The circumstances surrounding Jensen's death remain unclear, primarily because Creech has given conflicting accounts of them. In one version, Creech killed Jensen in self-defense. In another — the version that Creech gave at his sentencing hearing — other inmates offered to pay Creech or help him escape if he killed Jensen. Creech, through an intermediary, provided Jensen with makeshift weapons and then arranged for Jensen to attack him, in order to create an excuse for the killing. Whichever of these accounts (if either) is true, the Idaho Supreme Court found that the record supported the following facts:
"Jensen approached Creech and swung a weapon at him which consisted of a sock containing batteries. Creech took the weapon away from Jensen, who returned to his cell but emerged with a toothbrush to which had been taped a razor blade. When the two men again met, Jensen made some movement toward Creech, who then struck Jensen between the eyes with the battery laden sock, knocking Jensen to the floor. The fight continued, according to Creech's version, with Jensen swinging the razor blade at Creech and Creech hitting Jensen with the battery filled sock. The plate imbedded in Jensen's skull shattered, and blood from Jensen's skull was splashed on the floor and walls. Finally, the sock broke and the batteries fell out, and by that time, Jensen was helpless. Creech then commenced kicking Jensen about the throat and head. Sometime later, a guard noticed blood, and Jensen was taken to the hospital, where he died the same day." State v. Creech, 105 Idaho 362, 364, 670 P.2d 463, 465 (1983), cert. denied, 465 U.S. 1051 (1984).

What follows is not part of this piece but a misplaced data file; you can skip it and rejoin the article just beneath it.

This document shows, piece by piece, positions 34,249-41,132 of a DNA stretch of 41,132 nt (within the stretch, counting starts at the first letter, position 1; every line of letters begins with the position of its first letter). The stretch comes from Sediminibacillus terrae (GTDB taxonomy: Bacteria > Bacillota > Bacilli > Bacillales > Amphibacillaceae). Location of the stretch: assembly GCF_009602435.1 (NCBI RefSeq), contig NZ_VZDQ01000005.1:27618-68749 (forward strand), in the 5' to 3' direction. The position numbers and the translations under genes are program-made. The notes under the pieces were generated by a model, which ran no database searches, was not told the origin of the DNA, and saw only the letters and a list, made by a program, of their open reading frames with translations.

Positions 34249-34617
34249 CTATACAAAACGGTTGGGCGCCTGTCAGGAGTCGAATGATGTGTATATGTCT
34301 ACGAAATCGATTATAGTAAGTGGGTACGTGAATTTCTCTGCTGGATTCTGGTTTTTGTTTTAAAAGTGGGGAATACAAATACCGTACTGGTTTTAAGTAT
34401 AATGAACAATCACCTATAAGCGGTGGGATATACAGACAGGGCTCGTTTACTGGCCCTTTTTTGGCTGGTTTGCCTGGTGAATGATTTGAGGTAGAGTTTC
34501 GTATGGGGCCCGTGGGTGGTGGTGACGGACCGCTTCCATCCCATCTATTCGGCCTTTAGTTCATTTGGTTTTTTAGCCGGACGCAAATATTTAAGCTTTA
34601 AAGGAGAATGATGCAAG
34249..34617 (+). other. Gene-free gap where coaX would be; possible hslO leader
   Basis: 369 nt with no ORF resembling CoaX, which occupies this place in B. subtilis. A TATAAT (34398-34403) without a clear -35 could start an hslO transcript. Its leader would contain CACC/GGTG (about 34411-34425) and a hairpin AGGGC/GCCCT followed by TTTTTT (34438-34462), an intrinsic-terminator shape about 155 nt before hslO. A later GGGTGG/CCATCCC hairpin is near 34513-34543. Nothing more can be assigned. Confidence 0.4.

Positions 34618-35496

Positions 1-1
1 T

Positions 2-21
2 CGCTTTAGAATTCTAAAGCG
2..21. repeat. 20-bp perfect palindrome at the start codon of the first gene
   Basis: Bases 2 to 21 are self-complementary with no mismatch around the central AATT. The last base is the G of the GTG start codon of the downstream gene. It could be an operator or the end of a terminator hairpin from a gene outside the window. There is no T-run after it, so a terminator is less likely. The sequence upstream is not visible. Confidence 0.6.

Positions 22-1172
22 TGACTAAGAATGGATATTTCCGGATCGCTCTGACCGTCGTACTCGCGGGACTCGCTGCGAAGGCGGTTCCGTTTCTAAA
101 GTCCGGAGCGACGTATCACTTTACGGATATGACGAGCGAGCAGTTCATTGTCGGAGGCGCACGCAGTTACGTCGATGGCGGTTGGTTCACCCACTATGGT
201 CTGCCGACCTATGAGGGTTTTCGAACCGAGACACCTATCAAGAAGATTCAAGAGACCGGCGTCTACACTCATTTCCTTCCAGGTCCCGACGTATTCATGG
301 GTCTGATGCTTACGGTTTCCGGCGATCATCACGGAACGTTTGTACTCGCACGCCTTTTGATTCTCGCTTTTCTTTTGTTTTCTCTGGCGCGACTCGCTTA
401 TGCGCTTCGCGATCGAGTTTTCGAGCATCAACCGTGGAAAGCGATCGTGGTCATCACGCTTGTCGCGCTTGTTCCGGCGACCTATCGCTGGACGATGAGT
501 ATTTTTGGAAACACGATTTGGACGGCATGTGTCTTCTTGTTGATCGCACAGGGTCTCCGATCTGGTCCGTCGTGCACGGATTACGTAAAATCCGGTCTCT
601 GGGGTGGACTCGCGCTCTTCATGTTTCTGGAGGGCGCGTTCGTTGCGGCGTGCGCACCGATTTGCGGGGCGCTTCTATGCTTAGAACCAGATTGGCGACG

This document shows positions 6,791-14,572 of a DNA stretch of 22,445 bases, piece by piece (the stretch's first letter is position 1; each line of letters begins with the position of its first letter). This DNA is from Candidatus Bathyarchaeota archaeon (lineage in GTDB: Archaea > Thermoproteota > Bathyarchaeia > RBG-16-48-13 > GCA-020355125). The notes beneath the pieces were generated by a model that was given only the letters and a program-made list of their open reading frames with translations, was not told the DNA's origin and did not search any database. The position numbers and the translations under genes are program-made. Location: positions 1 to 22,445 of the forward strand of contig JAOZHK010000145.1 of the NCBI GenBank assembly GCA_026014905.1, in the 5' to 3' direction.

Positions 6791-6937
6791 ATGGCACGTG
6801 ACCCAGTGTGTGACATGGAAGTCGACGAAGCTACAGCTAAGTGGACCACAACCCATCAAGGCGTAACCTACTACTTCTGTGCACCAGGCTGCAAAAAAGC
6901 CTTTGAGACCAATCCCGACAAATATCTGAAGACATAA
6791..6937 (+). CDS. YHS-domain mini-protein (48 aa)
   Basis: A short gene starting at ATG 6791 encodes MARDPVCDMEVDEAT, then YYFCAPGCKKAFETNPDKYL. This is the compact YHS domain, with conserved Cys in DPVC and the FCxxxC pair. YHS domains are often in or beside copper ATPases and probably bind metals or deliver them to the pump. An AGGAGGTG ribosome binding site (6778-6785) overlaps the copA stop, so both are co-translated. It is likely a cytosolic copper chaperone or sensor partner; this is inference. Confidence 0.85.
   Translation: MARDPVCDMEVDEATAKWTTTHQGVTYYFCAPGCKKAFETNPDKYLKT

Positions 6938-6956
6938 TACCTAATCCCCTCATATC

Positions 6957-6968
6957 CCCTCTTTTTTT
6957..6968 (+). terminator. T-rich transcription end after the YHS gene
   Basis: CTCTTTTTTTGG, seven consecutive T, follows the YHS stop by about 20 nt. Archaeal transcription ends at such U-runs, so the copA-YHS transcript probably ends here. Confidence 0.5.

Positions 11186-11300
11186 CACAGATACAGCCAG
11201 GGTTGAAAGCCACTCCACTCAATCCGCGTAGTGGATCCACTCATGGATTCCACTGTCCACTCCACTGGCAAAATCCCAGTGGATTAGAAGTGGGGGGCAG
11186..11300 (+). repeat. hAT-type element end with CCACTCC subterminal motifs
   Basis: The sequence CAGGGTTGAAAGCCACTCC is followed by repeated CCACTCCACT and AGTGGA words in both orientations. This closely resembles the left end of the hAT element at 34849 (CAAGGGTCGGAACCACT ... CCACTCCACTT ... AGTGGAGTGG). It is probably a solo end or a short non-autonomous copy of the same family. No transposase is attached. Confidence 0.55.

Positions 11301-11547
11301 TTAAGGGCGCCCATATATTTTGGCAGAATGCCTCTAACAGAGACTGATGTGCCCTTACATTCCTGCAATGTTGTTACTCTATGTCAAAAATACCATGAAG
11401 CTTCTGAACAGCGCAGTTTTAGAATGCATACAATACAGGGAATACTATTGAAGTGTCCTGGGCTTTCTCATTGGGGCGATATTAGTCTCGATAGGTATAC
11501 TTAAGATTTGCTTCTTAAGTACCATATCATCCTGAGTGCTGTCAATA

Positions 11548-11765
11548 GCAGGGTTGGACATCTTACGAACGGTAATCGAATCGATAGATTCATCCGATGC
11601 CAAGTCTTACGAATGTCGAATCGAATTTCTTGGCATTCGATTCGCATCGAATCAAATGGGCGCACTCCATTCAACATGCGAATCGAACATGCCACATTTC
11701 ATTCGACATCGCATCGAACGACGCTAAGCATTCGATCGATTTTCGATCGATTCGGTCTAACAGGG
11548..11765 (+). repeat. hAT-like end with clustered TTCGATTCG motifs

Creech pleaded guilty to first-degree murder. The trial judge held a sentencing hearing in accordance with Idaho Code § 19-2515(d) (1987). After the hearing, the judge issued written findings in the format prescribed by Rule 33.1 of the Idaho Criminal Rules. Under the heading "Facts and Argument Found in Mitigation," he listed that Creech "did not instigate the fight with the victim, but the victim, without provocation, attacked him. [Creech] was initially justified in protecting himself." App. 32. Under the heading "Facts and Argumen[t] Found in Aggravation," the judge stated:
"[T]he victim, once the attack commenced, was under the complete domination and control of the defendant. The murder itself was extremely gruesome, evidencing an excessive violent rage. With the victim's attack as an excuse, the . . . murder then took on many aspects of an assassination. These violent actions . . . went well beyond self-defense.
* * * *
". . . The murder, once commenced, appears to have been an intentional, calculated act." Id., at 32-33.